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Building Strong Employee Engagement

SHRM’s 2015 Employee Job Satisfaction and Engagement Survey examines 43 aspects of job satisfaction and 37 factors directly related to employee engagement by polling over 600 Human Resources professionals to understand trends in their organizations. The respondents discussed their views on career development, corporate culture, engagement behaviors, and overall conditions for engagement. This survey provides important insights on what matters most to your employees, and how you can structure your HR services to exceed their needs. Once you move beyond basic compensation and benefits, what factors are most important to your teams?

Career Development & Training

In the 2015 report, 76% of employees indicated they were satisfied with contribution of their work to their organization’s business goals. Your HR team can build on this success by focusing on career development plans and offering ongoing training. Respondents scored the variety of assignments and opportunity to use skills and abilities as strong factors in employee engagement. Offering interesting and challenging projects along with skills-based training is a great way to keep your teams engaged.

Corporate Culture

The next factor that leads to long-term employee engagement is your firm’s corporate culture. The report identified that “Organizations that reinforce the “management versus non-management” mentality may create strong hierarchies, leading to cynicism, distrust and negative attitudes”, and recommend using a flat organizational structure to promote collaboration. The report also discussed the importance of open and frequent employee communications. Your HR team can use a variety of channels to keep your teams in the loop, such as team dashboards, town hall meetings, social media or electronic newsletters.

Indicators Of Employee Engagement

Another way to build strong employee engagement is to make sure team members know their efforts are valued at your organization. The 2015 report discussed the top two indicators of employee engagement as the team member’s ability to be proactive and the ability to adapt in changing situations. Your employees need to feel empowered to make timely decisions to address challenges as well as take advantage of new opportunities. Observing your teams ability to adapt to changes is another strong indication of engagement. Team members that sit back and wait for more instructions are less likely to feel satisfied with their role in general.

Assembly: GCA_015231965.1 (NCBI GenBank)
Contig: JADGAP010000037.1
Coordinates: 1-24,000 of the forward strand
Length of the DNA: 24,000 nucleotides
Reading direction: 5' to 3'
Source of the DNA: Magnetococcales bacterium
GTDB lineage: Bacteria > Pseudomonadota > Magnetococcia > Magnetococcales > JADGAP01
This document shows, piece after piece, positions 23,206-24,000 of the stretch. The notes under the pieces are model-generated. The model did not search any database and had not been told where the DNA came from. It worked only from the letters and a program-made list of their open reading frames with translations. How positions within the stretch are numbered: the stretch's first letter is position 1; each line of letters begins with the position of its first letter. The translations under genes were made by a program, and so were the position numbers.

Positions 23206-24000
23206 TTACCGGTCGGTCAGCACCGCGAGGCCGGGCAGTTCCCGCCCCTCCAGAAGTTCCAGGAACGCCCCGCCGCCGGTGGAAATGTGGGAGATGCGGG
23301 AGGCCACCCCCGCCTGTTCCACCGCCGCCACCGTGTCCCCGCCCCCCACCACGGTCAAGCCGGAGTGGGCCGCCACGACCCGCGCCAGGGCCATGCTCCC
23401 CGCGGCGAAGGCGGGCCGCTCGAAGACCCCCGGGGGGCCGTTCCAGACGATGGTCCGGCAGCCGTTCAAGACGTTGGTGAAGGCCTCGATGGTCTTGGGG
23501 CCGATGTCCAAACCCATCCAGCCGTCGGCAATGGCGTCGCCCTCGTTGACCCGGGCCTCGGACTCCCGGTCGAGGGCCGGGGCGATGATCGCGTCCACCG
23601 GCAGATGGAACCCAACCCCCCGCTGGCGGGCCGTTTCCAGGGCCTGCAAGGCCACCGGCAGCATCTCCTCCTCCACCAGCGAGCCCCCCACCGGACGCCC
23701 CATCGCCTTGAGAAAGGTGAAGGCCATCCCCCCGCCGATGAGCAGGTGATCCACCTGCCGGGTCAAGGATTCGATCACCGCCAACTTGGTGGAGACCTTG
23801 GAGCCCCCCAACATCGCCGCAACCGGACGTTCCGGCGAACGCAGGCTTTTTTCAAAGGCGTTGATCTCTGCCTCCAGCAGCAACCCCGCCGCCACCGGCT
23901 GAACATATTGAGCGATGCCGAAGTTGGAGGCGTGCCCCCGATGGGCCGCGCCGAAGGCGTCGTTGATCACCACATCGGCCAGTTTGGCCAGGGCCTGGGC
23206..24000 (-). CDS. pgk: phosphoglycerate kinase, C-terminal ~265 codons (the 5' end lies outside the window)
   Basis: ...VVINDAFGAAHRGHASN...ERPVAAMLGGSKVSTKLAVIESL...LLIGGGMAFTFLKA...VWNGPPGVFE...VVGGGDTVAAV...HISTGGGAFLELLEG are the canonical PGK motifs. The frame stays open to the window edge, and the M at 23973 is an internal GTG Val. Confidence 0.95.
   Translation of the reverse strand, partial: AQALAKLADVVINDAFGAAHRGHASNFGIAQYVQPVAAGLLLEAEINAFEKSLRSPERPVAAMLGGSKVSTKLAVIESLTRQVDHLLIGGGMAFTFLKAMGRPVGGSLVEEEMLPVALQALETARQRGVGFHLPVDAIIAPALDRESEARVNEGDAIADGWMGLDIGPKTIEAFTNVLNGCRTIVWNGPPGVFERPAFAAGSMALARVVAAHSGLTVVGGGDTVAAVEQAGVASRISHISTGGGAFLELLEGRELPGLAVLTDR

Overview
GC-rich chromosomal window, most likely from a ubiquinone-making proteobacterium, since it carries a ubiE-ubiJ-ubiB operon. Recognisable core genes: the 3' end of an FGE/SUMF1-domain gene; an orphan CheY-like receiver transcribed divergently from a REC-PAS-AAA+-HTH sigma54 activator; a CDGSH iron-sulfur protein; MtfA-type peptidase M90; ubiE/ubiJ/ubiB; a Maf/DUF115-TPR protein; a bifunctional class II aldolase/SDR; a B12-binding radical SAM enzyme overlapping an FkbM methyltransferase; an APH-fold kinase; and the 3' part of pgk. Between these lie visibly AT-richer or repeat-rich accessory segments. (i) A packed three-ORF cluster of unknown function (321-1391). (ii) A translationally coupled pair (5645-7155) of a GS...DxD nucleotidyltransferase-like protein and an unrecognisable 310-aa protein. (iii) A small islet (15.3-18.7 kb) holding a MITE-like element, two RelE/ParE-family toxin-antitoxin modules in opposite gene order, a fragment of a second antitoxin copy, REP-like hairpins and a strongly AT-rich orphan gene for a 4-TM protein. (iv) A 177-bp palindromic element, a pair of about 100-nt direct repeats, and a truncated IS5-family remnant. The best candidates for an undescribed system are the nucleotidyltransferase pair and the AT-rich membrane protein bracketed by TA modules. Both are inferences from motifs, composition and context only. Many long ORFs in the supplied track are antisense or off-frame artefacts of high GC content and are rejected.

Conditions For Employee Engagement

For four years straight, the SHRM report showed relationships with coworkers as the number one factor leading to employee engagement. Your teams spend 50+ hours together every week, and it helps to encourage professional and personal relationships among the teams. Your HR team can support this effort by creating a schedule of social events and volunteer opportunities where everyone is welcome and encouraged to attend. Other popular responses included work/life balance and flexible work schedules. Your teams need to know that they don’t have to put their lives on hold to be considered successful in the firm’s eyes. Building an environment where your teams can happily coexist and balance the demands of their personal lives will put your firm on the right track for strong employee engagement.

Whether you have an organization of ten or ten thousand, your teams want to be happy coming to work and to know that their efforts matter. The survey results were spread across multiple industries and represented all generations in the workforce. There are several ways your HR teams can enhance employee engagement through career development programs, sharing ideas and goals, and building a collaborative work environment. I urge you to read the full report and understand how the information can guide the HR programs at your firm.